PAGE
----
due to a complex range of interconnected issues from climate change to misguided economic policies, political failure and social marginalisation, over 2 billion people across the world live in constant food insecurity. Anna Alissa hitzemann takes a sustainable security approach to look at the importance of “physical and economic access to basic food” by exploring the links between food insecurity and violence.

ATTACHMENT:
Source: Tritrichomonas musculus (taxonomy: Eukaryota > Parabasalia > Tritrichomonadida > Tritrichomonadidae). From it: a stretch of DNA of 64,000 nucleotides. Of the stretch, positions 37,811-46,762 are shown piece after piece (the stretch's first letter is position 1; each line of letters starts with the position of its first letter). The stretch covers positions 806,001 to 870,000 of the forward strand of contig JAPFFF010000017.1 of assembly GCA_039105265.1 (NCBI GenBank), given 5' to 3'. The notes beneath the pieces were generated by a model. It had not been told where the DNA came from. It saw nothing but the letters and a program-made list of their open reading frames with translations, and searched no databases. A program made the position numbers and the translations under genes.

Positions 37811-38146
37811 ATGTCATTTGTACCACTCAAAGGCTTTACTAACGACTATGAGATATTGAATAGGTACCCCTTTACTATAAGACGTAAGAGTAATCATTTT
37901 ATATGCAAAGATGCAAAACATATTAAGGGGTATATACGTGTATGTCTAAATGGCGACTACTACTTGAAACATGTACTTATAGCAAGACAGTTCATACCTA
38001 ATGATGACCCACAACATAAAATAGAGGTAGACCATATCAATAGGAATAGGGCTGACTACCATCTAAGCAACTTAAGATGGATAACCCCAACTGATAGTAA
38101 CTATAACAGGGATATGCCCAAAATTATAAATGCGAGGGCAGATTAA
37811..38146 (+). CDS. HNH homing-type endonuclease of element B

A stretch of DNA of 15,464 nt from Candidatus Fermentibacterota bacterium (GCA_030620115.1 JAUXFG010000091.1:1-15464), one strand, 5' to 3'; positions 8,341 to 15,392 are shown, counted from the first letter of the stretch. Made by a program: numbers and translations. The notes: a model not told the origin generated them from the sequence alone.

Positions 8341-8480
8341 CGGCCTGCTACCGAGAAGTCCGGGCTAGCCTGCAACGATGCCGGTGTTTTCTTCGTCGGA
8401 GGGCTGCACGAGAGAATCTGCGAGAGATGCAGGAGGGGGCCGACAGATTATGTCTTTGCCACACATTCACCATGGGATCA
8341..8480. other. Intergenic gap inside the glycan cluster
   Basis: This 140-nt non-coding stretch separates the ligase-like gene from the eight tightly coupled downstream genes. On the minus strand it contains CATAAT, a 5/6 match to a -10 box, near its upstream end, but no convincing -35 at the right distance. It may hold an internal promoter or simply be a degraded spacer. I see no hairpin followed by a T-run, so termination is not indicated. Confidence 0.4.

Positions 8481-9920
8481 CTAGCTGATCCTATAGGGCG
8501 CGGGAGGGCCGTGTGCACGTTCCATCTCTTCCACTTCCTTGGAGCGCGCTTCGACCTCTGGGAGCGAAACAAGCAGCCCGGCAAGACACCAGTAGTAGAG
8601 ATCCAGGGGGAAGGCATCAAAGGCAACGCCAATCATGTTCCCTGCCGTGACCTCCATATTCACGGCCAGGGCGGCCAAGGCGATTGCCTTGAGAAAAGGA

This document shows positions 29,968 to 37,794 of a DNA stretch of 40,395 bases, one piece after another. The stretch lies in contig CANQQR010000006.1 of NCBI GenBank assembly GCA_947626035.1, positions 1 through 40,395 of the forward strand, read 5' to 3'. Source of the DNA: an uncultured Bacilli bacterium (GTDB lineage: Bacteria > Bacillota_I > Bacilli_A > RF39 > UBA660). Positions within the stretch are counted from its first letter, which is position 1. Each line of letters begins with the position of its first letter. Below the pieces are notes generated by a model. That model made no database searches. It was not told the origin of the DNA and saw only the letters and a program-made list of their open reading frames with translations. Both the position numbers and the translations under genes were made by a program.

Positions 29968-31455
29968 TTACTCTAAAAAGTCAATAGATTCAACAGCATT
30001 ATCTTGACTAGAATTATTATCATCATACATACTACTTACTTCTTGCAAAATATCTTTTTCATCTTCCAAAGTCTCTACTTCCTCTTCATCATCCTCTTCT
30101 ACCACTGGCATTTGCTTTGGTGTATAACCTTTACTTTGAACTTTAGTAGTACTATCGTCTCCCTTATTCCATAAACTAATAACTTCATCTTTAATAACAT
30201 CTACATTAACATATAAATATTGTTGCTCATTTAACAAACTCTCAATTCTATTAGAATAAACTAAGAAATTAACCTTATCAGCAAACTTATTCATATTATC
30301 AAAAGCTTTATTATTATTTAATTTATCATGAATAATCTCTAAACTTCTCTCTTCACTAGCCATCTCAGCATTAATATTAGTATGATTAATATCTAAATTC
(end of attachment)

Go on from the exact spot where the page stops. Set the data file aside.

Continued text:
Writing exclusively for SustainableSsecurity.org, Elizabeth Wilke argues that a new conceptualization of insecurity and instability is needed in a world with greater and freer movement of goods, services and people – both legal and illicit – greater demands on weakening governments and the internationalization of local conflicts. The new insecurity is fundamentally derived from the responses of people and groups to greater uncertainty in an increasingly volatile world. Governments, and increasingly other actors need to recognize this in order to promote sustained stability in the long-term, locally and internationally.